Keep the Faith: Mental Health in the UK

The Institute for the Impact of Faith in Life commissioned a nationally representative survey of 2,004 UK adult respondents which explored the relationship between faith and mental health. Conducted by British Polling Council member TechneUK between 29 September – 8 October 2023. The results suggest that there is a positive relationship between levels of religiosity and self-reported mental health in the UK.

Psychological Well-Being

  • Among those who reported that their religious background is important to their personal identity, 73% said that their psychological well-being was in generally good condition over the three months leading up to the survey. This drops to 55% – a difference of 18 percentage points – for those who said their religious background was unimportant to their personal identity.
  • Among UK respondents with a self-declared religious affiliation (Christian, Muslim, Jewish, Hindu, Sikh, Buddhist), seven in ten (70%) said that their psychological well-being was in good shape over the three months leading up to the survey. For atheists, under half – 49% – said that it was in good shape.

Happiness

  • Among those who reported that their religious background is important to their personal identity, over three in four said they were happy as a person (76%). This drops to 58% for those who said that their religious background is unimportant to their personal identity.
  • Among those with a stated religious affiliation, over seven in ten (74%) said that they were happy as a person (with 9% saying they were unhappy). For atheists, 52% said that they were happy, with nearly a quarter – 24% – saying that they were unhappy.

Resilience

  • Among those who reported that their religious background is important to their personal identity, over three in four said they were confident over handling the challenges that come with life (76%), with 7% saying they are unconfident.
  • For those who say their religious background is not important to their personal identity, 63% report being confident over handling the challenges that come with life, with nearly one in five – 19% – saying they are unconfident.
  • Among those with a stated religious affiliation, over seven in ten (74%) said that they were confident over dealing with the challenges that come with life (with 8% saying they were unconfident). For atheists, 56% said that they were confident, with nearly a quarter – 24% – saying that they were unconfident.

Self-control

  • Among those who reported that their religious background is important to their personal identity, 74% said that they had a high level of self-control in their everyday life, with 6% saying they had a low level of self-control.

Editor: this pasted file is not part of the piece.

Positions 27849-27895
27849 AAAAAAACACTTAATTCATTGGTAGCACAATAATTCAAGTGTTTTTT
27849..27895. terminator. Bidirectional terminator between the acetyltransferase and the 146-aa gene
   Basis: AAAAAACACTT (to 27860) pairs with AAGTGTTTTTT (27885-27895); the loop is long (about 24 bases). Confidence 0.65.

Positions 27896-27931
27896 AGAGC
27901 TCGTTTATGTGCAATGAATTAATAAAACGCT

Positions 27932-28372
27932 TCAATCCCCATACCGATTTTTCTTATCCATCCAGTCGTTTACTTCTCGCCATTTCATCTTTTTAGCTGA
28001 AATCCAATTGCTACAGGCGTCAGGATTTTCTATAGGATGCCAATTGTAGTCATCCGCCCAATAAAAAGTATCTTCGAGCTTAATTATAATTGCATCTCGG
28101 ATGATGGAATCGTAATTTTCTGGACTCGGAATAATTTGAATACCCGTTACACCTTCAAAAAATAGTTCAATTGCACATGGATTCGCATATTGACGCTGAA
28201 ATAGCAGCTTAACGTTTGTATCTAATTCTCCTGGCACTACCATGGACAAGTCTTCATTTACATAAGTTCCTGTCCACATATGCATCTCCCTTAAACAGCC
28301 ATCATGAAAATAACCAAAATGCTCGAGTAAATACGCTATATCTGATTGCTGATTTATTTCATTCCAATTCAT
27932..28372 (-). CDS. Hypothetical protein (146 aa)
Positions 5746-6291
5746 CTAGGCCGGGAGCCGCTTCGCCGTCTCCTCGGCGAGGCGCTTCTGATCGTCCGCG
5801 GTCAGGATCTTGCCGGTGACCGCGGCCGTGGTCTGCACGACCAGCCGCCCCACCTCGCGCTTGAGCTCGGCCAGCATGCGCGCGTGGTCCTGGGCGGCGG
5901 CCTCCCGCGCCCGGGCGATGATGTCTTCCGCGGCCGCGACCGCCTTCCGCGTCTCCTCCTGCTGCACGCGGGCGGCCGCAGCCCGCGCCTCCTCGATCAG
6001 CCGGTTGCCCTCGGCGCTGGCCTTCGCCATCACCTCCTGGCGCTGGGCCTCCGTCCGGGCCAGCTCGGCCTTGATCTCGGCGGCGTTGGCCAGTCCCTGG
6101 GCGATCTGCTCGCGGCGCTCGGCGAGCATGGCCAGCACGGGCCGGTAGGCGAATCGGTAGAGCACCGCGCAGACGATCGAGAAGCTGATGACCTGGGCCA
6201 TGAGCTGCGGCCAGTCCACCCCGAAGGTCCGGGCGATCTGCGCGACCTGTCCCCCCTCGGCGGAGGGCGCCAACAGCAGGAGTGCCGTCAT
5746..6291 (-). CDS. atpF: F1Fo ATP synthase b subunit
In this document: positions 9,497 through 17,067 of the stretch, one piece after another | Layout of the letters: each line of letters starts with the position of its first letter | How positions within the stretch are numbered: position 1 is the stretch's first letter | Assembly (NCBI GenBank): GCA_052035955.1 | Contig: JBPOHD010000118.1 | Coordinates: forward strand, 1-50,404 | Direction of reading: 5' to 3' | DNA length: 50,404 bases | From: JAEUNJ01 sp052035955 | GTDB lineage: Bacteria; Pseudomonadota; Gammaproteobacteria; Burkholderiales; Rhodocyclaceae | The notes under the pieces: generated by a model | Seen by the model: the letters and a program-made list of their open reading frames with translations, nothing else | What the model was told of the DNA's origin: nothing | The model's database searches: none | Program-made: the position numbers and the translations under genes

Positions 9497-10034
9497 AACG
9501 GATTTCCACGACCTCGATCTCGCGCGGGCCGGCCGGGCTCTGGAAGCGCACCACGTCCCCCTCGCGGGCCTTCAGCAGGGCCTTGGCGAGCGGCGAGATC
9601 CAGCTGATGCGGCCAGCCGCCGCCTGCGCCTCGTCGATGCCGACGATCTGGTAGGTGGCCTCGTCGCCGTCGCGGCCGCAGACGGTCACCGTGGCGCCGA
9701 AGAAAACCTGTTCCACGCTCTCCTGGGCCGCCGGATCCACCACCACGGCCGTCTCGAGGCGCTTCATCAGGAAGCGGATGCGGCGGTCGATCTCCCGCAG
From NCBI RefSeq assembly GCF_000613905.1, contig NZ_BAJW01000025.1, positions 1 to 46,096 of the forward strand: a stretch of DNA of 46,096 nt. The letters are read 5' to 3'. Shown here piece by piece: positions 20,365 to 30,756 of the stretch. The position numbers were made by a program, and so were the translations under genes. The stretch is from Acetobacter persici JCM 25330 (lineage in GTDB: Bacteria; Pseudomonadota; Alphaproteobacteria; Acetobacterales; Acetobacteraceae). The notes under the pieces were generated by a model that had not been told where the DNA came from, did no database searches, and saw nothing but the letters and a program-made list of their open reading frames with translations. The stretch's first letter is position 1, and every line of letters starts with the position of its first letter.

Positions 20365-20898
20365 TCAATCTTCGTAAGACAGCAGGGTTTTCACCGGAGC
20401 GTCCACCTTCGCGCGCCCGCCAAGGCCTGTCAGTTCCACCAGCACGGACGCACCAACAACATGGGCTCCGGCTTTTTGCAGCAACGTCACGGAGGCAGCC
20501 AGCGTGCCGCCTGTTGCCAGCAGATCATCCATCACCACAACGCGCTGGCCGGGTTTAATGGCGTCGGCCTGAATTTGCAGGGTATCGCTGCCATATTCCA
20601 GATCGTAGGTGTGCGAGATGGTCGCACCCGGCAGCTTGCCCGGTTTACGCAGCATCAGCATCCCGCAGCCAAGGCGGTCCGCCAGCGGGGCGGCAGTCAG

• For those who stated that their religious background is unimportant to their personal identity, 57% said they had a high level of self-control in their everyday life, with nearly one in six – 16% – saying they had a low level of self-control.
  • Among those with a stated religious affiliation, seven in ten – 70% – said that they have a high level of self-control in everyday life (with 7% saying that they have a low level of self-control). For atheists, 51% said it is high, with one in five – 20% – saying it is low.

Optimism

  • Among those who reported that their religious background is important to their personal identity, 69% said that they were optimistic over their own future, with 10% saying they were pessimistic.
  • For those who said their religious background is unimportant to their personal identity, under half – 48% – said they were optimistic over their own future. Over a quarter – 27% – said they were pessimistic.
  • Among those with a stated religious affiliation, 65% said they were optimistic over their own future (with 12% saying that they were pessimistic). For atheists, 42% reported being optimistic, with three in ten – 30% – saying they were pessimistic.

Life satisfaction

  • Among those who reported that their religious background is important to their personal identity, over three in four said they were satisfied with their life (76%). This drops to 61% for those who said their religious background is unimportant to their personal identity. In the former group, 8% reported being dissatisfied with their life – rising to 23% for the latter group.
  • Among those with a stated religious affiliation, 74% reported life satisfaction (with 9% saying that they were dissatisfied with life). For atheists, 53% reported life satisfaction, with over a quarter – 26% – saying they were dissatisfied with life. For agnostics, 62% reported life satisfaction, with 23% saying they were dissatisfied with life.